Editor's note: Michael S. Garver is professor of marketing at Central Michigan University, Mt. Pleasant, Mich. Richard Divine is professor of marketing at Central Michigan University. Dominic Nieto is a student at Michigan State University.
Leading organizations use customer experience (CX) research to obtain marketplace feedback to drive strategic and tactical decisions. At the heart of this strategy, researchers and executives want to know how to improve the customer experience. While CX research is a powerful management tool, research suggests that the majority of CX programs need significant improvement (Allenson 2016). Most CX research improvements put forth by authors either focus on how to better use CX data to drive improvements or on improved research methods to collect and analyze data. This article will examine new CX research analysis tools for conducting key driver analysis.
Key driver analysis is a common procedure for statistically inferring the importance of CX attributes (independent variables) that drive the customer experience(dependent variable). Yet there are critical assumptions and limitations of key driver analysis that are frequently ignored. Two of these limitations are ignoring the existence of different key driver segments in the customer base and multicollinearity associated with independent variables or CX attributes. Academic researchers have developed new statistical modeling techniques to overcome both of these limitations. For example, latent class regression (LCR) has been employed to identify key driver segments in the customer base while correlated components regression (CCR) has been developed to overcome problems associated with multicollinearity. The purpose of this article is to put forth a process for using both LCR and CCR to conduct key driver analysis with CX data.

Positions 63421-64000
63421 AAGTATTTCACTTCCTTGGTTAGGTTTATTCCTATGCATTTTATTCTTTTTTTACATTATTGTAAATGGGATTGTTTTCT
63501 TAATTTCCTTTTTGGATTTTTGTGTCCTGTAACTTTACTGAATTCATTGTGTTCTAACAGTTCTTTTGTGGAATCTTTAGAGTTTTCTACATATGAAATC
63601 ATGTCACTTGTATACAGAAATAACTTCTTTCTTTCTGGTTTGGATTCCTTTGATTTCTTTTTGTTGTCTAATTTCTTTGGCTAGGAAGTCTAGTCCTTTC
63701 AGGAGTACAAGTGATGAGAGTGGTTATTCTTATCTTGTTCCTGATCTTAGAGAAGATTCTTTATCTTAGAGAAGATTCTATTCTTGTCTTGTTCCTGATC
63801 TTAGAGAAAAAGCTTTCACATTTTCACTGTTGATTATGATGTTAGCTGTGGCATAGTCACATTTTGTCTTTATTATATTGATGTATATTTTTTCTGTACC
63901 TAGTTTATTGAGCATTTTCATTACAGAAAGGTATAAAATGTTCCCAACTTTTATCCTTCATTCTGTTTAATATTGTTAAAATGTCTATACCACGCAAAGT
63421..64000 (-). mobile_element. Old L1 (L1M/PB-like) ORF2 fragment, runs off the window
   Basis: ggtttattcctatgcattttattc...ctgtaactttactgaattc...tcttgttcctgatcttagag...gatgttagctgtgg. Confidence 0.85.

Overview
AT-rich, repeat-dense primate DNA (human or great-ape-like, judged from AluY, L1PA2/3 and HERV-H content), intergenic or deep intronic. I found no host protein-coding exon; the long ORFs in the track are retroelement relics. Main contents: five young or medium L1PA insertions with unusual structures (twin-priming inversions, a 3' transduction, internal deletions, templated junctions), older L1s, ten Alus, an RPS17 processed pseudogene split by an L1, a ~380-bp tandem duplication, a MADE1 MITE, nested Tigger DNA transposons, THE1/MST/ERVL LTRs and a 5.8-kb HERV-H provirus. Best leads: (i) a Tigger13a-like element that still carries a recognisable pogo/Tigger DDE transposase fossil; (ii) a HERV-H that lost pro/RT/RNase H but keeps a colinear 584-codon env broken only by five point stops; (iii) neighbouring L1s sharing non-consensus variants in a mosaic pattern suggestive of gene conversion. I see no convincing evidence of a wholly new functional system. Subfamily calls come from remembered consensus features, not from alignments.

In a key driver analysis, CX attributes are given importance scores that inform management ...